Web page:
The Importance of Influencing Nursing Students' Attitudes Toward Older Adults

Authors


Address correspondence to: Molly A. Rose, 893 North Taney Street, Philadelphia, PA 19130.

Abstract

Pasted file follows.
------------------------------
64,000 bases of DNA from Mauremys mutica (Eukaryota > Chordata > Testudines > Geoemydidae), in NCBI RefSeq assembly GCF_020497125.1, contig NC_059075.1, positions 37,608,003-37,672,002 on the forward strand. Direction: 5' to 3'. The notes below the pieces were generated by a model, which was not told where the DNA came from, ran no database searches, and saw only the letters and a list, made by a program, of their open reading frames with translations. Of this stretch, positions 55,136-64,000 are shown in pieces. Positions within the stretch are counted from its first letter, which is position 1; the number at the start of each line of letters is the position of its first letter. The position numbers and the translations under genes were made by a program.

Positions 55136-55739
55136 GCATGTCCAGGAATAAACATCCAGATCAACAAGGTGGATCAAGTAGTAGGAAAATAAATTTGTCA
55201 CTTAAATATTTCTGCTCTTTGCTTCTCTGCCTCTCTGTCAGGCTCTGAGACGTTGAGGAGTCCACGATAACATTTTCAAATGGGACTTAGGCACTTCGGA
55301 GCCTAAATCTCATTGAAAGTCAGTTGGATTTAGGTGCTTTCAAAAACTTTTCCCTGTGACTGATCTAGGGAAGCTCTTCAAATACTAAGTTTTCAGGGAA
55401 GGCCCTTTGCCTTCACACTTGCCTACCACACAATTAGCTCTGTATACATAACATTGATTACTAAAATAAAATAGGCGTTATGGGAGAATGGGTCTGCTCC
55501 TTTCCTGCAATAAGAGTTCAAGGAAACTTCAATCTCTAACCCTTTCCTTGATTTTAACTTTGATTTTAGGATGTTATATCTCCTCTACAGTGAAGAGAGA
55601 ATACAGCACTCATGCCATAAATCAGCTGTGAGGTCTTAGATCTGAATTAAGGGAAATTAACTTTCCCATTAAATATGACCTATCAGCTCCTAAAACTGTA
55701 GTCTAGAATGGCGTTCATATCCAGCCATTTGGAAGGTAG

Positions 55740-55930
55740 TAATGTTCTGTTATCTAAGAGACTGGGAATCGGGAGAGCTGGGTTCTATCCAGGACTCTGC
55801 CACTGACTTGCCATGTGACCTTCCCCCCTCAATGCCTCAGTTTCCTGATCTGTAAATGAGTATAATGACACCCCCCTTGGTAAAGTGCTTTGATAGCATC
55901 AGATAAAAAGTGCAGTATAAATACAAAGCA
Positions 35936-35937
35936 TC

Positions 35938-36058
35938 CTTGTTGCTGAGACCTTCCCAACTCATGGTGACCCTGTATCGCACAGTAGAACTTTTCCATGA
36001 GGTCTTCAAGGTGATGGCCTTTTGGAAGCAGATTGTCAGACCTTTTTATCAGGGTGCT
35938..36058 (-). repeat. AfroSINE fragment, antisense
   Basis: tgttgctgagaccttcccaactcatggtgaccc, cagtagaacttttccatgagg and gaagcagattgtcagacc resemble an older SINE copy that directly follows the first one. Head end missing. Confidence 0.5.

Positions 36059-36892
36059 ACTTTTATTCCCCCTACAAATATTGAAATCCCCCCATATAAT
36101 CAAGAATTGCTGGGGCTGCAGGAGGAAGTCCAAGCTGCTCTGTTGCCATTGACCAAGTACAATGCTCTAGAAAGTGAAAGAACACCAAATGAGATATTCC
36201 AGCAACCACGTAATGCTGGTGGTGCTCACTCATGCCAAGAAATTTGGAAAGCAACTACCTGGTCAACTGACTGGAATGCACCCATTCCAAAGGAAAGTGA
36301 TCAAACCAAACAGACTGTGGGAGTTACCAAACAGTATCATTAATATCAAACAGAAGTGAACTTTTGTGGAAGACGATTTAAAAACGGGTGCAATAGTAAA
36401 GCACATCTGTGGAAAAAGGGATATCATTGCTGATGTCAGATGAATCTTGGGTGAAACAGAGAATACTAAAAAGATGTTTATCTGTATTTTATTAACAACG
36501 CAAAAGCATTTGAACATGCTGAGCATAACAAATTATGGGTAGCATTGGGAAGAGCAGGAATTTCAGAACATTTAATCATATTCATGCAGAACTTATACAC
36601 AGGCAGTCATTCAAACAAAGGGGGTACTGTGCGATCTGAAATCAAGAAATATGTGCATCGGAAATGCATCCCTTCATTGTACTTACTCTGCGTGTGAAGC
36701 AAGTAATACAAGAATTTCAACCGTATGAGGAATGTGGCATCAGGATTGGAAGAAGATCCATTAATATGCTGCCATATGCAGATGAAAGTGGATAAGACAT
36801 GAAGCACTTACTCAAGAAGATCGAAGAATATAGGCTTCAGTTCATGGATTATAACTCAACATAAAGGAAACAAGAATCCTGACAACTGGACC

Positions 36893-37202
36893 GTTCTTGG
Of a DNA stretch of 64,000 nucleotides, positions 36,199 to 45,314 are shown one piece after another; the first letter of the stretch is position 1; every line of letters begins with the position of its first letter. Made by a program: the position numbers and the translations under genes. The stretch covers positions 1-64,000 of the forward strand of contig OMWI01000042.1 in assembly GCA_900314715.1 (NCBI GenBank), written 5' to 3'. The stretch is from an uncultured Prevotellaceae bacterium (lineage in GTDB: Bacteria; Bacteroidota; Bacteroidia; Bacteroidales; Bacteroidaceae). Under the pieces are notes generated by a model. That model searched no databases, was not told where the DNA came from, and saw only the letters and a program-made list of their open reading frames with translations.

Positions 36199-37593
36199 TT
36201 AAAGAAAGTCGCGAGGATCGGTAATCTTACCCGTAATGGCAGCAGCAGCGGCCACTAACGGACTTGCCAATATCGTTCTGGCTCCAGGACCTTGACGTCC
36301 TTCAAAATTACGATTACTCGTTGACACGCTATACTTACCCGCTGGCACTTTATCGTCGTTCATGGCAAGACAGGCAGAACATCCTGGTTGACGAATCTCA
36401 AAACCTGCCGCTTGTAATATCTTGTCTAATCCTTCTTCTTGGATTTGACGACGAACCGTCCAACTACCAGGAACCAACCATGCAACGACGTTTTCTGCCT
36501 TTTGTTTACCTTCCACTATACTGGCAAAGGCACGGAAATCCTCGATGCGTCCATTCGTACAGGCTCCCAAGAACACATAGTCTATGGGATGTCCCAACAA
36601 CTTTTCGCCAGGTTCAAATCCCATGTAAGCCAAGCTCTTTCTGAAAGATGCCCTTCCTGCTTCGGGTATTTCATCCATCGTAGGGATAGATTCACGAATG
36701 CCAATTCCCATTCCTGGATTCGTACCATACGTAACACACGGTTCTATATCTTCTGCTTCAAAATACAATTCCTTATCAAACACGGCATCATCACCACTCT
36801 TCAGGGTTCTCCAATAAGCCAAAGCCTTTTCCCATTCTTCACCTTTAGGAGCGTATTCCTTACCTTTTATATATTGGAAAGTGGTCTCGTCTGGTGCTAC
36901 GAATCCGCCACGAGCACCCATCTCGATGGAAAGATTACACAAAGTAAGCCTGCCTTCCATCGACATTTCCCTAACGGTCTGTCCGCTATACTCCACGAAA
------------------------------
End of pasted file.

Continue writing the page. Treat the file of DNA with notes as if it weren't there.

The purpose of this quasi-experimental study was to determine if a course in gerontology would improve baccalaureate senior nursing students' attitudes toward older adults and increase their interest in working with older persons as clients. The course concentrated on aging as a positive experience. Clinical experience involved health assessment and health promotion with well older people in their homes and in senior citizen centers. Attitudes of students who were enrolled in the course were compared to those of fellow classmates who were not. As predicted, those who participated in the gerontologic course scored significantly higher on a “facts on aging” quiz and showed a more positive net bias toward older adults than the control group. Their interest in working with older people also increased. More emphasis must be placed on decreasing stereotype attitudes of nurses. Those who view the older adult in a more positive image will be increasingly likely to become involved in program planning and research in the area of health promotion and disease prevention for the older population.

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